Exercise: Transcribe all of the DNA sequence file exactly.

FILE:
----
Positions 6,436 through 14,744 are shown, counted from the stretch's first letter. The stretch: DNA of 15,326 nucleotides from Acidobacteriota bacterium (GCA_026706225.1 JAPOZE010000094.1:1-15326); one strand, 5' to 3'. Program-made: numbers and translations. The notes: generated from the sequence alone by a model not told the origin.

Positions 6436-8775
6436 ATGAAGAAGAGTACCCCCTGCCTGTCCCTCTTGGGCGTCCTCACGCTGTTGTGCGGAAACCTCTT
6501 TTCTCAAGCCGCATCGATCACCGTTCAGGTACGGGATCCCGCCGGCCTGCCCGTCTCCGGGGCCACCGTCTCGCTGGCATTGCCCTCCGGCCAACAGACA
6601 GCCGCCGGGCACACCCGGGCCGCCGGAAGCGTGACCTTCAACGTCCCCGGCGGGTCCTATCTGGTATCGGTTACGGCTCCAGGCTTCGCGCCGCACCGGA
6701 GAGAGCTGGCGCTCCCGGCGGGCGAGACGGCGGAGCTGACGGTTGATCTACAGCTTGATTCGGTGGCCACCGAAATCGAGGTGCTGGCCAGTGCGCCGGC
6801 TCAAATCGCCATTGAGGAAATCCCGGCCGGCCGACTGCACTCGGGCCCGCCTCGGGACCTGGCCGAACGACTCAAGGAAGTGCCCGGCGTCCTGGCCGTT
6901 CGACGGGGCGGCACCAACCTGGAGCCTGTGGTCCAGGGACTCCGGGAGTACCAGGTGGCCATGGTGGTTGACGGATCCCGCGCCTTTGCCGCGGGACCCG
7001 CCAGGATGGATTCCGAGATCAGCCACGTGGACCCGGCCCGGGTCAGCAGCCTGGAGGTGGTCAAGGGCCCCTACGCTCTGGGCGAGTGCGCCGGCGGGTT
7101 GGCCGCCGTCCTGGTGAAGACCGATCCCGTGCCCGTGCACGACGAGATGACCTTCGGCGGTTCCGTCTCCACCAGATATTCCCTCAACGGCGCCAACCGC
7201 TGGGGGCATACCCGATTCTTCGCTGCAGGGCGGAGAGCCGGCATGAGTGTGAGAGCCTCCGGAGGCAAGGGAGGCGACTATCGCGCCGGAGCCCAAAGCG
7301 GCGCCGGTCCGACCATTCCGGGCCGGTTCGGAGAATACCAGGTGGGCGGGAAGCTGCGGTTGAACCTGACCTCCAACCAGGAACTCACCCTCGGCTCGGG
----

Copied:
Positions 6,436 through 14,744 are shown, counted from the stretch's first letter. The stretch: DNA of 15,326 nucleotides from Acidobacteriota bacterium (GCA_026706225.1 JAPOZE010000094.1:1-15326); one strand, 5' to 3'. Program-made: numbers and translations. The notes: generated from the sequence alone by a model not told the origin.

Positions 6436-8775
6436 ATGAAGAAGAGTACCCCCTGCCTGTCCCTCTTGGGCGTCCTCACGCTGTTGTGCGGAAACCTCTT
6501 TTCTCAAGCCGCATCGATCACCGTTCAGGTACGGGATCCCGCCGGCCTGCCCGTCTCCGGGGCCACCGTCTCGCTGGCATTGCCCTCCGGCCAACAGACA
6601 GCCGCCGGGCACACCCGGGCCGCCGGAAGCGTGACCTTCAACGTCCCCGGCGGGTCCTATCTGGTATCGGTTACGGCTCCAGGCTTCGCGCCGCACCGGA
6701 GAGAGCTGGCGCTCCCGGCGGGCGAGACGGCGGAGCTGACGGTTGATCTACAGCTTGATTCGGTGGCCACCGAAATCGAGGTGCTGGCCAGTGCGCCGGC
6801 TCAAATCGCCATTGAGGAAATCCCGGCCGGCCGACTGCACTCGGGCCCGCCTCGGGACCTGGCCGAACGACTCAAGGAAGTGCCCGGCGTCCTGGCCGTT
6901 CGACGGGGCGGCACCAACCTGGAGCCTGTGGTCCAGGGACTCCGGGAGTACCAGGTGGCCATGGTGGTTGACGGATCCCGCGCCTTTGCCGCGGGACCCG
7001 CCAGGATGGATTCCGAGATCAGCCACGTGGACCCGGCCCGGGTCAGCAGCCTGGAGGTGGTCAAGGGCCCCTACGCTCTGGGCGAGTGCGCCGGCGGGTT
7101 GGCCGCCGTCCTGGTGAAGACCGATCCCGTGCCCGTGCACGACGAGATGACCTTCGGCGGTTCCGTCTCCACCAGATATTCCCTCAACGGCGCCAACCGC
7201 TGGGGGCATACCCGATTCTTCGCTGCAGGGCGGAGAGCCGGCATGAGTGTGAGAGCCTCCGGAGGCAAGGGAGGCGACTATCGCGCCGGAGCCCAAAGCG
7301 GCGCCGGTCCGACCATTCCGGGCCGGTTCGGAGAATACCAGGTGGGCGGGAAGCTGCGGTTGAACCTGACCTCCAACCAGGAACTCACCCTCGGCTCGGG